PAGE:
# DengAI: Predicting Disease Spread - Imputation and Stationarity Problems

One of the biggest data challenge on DrivenData, with more than 9000 participants is the DengAI challenge. The objective of this challenge is predict the number of dengue fever cases in two different cities.

This blogpost series covers our journey of tackling this problem, starting from initial data analysis, imputation and stationarity problems up un to the different forecasting attempts. This first post covers the imputation and stationarity checks for both cities in the challenge, before moving on to trying different forecasting methdologies.

Throughout this post, code-snippets are shown in order to give an understanding of how the concepts discussed are implemented into code. The entire Github repository for the imputation and stationary adjustment can be found here.

Furthermore, in order to ensure readability we decided to show graphs only for the city San Jose instead showing it for both cities.

## Imputation

Imputation describes the process of filling missing values within a dataset. Given the wide range of possibilities for imputation and the severe amount of missing data within this project, it is worthwhile to go over some of the methods and empirically check which one to use.

Overall, we divide all imputation methods into the two categories: basic and advanced. With basic methods we mean off the shelf, quick imputation methods, which are oftentimes already build into Pandas. Advanced imputation methods deal with model-based approaches where the missing values are attempted to be predicted, using the remaining columns.

Given that the model-based imputation methods normally result in superior performance, the question might arise why we do not simply use the advanced method for all columns. The reason for that is that our dataset has several observations where all features are missing. The presence of these observations make multivariate imputation methods impossible.

We therefore divide the features into two categories. All features, or columns, which have fewer than 1 percent missing observations are imputed using more basic methods, whereas model-based approaches are used for features which exhibit more missing observations than this threshold.

The code snippet below counts the percentage of missing observations, divides all features into one of two aforementioned categories and creates a graph to visualize the results.

```
def pct_missing_data(self, data, cols, threshold, city_name):
"""
This method does two things. First, it creates a chart showing the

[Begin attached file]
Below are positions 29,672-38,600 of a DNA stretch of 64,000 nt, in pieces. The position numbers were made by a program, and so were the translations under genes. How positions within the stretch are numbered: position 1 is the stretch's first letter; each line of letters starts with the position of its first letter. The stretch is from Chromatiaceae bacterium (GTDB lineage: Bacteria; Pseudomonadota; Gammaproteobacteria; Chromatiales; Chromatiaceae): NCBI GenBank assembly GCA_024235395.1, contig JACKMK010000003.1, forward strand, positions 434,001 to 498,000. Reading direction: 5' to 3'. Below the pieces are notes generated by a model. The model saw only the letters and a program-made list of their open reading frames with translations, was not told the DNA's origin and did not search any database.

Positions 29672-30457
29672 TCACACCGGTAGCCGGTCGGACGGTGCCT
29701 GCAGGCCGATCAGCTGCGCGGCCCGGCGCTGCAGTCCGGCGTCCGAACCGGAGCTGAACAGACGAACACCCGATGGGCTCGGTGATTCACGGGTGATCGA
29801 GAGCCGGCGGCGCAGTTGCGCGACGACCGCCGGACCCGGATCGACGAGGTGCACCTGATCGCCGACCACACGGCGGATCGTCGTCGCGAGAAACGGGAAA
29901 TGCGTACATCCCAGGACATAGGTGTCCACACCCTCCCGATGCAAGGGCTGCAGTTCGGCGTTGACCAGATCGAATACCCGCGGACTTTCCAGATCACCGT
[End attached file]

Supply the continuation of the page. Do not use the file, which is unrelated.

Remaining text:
percentages of missing data. Second, it returns which columns
have less than a certain threshold percentage of data, and which
columns have more.
Parameters
----------
data : DataFrame
DataFrame containing all the data
cols : list
List containing all the columns we have to fill
threshold : int
The threshold which divides the easy and difficult columns
city_name : str
A string containing the city name for which we calculate
Returns
-------
easy_columns : list
List containing the columns which have less then the threshold
missing data
diff_columns : list
List containing the columns which have more than the threshold
missing data
"""
# Calculating the percentage missing
num_of_obs = len(data)
num_of_nans = data.loc[:, cols].isna().sum()
df_pct_missing = pd.DataFrame(num_of_nans
/ num_of_obs*100).reset_index()
df_pct_missing.rename(columns={"index": "columns",
0: "pct_missing"}, inplace=True)
df_sorted_values = df_pct_missing.sort_values(by="pct_missing",
ascending=False)
# Column division
bool_easy = df_sorted_values.loc[:, "pct_missing"] < threshold
easy_columns = df_sorted_values.loc[bool_easy, "columns"]
diff_columns = list(set(cols) - set(easy_columns))
# Plotting the data
fig, axs = plt.subplots(figsize=(20, 10))
axs.bar(df_sorted_values.loc[:, "columns"],
df_sorted_values.loc[:, "pct_missing"])
axs.tick_params(axis="both", labelsize=16, labelrotation=90)
axs.set_ylabel("Percentage of missing observations", fontsize=18)
axs.set_xlabel("Variables", fontsize=18)
axs.axhline(threshold, linestyle="dashed", color="red",
label="{} percent threshold".format(threshold))
axs.legend(prop={"size": 20})
fig.savefig(r"{}/{}_miss_data_pct.png".format(output_path, city_name),
bbox_inches="tight")
return easy_columns, diff_columns
```